At the top of the screen when you press Menu, the amount of free space and the time are displayed. Obviously it knows where I live.
Synchronization between Kindles will only work with content purchased from Amazon, not public domain books you have put on your Kindle.
The text-to-speech feature is not at all bad for occasional listening. You can read along with it and the page turns automatically along with the voice. What I have learned from reading along with its text-to-speech feature, is that the reading is at its most understandable if punctuated properly. When it is reading headings with no punctuation, it just races right into the next line of text. However, it would still be great for continuing to listen to something for a brief while when you needed your eyes to be elsewhere. Not a substitute for a regular audio book, though, I assure you. It defaults to the male voice, but since I am currently reading Silent in the Grave (Deanna Raybourn) written as if a woman were telling the story, I switched to the female voice. This seemed only logical.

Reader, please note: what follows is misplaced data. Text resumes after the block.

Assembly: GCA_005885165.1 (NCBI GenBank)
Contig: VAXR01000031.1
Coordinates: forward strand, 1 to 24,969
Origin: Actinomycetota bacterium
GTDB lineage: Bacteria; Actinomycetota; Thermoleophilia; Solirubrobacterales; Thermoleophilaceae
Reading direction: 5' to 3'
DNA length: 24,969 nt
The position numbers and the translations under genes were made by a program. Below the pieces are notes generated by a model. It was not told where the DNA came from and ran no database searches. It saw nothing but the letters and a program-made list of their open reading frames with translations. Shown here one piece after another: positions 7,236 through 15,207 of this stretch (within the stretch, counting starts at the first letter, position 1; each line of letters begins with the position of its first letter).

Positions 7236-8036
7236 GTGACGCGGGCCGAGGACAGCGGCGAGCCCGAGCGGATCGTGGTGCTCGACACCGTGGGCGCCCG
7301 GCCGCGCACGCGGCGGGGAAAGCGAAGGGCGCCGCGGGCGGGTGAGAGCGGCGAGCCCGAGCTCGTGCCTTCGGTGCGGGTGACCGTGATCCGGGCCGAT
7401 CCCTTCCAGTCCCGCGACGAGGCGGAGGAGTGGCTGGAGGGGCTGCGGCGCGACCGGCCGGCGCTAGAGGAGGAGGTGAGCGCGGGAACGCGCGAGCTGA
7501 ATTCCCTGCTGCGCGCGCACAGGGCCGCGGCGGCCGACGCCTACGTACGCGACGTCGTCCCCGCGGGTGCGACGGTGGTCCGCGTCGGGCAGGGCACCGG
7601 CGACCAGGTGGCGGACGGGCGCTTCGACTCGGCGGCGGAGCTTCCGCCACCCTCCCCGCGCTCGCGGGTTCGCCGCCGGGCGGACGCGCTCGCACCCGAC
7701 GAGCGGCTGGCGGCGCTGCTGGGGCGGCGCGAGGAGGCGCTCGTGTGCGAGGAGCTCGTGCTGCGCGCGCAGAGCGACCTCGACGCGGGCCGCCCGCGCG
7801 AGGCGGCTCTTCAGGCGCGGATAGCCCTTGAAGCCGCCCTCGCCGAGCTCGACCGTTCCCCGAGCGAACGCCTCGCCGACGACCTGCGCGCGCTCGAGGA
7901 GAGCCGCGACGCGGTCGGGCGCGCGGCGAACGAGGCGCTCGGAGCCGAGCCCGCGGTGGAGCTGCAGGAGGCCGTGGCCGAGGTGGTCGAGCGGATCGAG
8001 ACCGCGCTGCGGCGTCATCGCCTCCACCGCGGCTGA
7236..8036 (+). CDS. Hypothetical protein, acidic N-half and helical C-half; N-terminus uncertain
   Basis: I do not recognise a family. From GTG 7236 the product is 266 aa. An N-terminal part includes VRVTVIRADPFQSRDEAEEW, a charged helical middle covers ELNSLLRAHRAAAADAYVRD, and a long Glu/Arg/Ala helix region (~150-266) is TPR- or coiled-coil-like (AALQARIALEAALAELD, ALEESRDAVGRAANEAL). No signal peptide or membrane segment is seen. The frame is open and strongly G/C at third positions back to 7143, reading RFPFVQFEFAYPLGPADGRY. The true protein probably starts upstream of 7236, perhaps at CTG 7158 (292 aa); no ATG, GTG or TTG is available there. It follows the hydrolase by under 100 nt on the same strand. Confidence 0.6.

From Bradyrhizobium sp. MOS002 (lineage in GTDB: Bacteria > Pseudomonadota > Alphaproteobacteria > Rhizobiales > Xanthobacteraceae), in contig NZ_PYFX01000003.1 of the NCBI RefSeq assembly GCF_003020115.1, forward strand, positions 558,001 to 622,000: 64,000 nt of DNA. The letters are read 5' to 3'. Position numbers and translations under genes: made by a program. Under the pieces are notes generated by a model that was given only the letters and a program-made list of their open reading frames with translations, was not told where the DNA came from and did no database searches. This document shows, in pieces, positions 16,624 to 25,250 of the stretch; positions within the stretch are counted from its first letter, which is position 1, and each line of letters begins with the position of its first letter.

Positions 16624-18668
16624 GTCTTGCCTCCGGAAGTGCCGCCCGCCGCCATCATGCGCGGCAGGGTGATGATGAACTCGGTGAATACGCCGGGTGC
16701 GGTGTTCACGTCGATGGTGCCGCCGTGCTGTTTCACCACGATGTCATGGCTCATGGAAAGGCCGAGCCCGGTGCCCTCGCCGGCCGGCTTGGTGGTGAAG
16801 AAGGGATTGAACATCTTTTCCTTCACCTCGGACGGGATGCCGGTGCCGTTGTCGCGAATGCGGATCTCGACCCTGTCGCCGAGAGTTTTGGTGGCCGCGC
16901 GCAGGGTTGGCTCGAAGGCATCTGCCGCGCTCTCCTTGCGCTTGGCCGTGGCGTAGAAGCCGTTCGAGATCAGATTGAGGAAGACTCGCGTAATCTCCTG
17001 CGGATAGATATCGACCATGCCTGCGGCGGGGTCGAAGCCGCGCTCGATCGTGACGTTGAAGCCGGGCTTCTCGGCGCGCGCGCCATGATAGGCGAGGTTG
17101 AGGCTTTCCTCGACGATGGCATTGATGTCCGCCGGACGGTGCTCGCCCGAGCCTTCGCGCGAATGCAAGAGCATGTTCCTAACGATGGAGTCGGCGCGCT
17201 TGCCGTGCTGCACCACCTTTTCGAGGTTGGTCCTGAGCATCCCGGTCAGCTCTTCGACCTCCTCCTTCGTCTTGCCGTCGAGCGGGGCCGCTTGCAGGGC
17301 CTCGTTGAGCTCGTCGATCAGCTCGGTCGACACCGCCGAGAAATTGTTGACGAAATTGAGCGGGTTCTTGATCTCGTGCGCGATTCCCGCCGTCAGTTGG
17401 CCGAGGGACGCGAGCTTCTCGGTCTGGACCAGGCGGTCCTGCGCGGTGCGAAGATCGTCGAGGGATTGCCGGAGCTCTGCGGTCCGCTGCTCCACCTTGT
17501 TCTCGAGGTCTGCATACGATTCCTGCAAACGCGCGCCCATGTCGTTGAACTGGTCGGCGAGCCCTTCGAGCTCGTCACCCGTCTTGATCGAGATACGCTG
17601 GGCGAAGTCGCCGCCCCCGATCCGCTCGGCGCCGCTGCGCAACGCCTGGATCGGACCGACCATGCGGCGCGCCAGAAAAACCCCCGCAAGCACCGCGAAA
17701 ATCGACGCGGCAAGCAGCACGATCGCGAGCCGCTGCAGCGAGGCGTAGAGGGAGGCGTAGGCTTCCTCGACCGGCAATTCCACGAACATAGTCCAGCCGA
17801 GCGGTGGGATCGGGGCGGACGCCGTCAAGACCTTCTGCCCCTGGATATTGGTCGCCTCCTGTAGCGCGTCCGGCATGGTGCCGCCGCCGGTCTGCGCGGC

Most of the button pushes are toggles. In other words, if you press Menu and want to get out of it, press Menu again.
People complained that the K1 buttons were too easy to press. Of course, this was because they ran along both sides, leaving little space where you could handle it safely without inadvertent page turns. Now some are saying that the new, smaller page turn buttons are hard to press. Not really. They need to be pressed on the side closest to the screen rather than the outside edge. Apparently this is a further attempt to prevent doing it accidentally. But trust me; the buttons work easily. With my hand problems, I would feel right away if something were more difficult.
If you want to read a description of one of your purchased books, when its title is underlined, move the 5-way to the right and it brings up a menu which includes Book Description. Selecting that will bring to you to the Kindle store and the description. Don't press that Buy button again!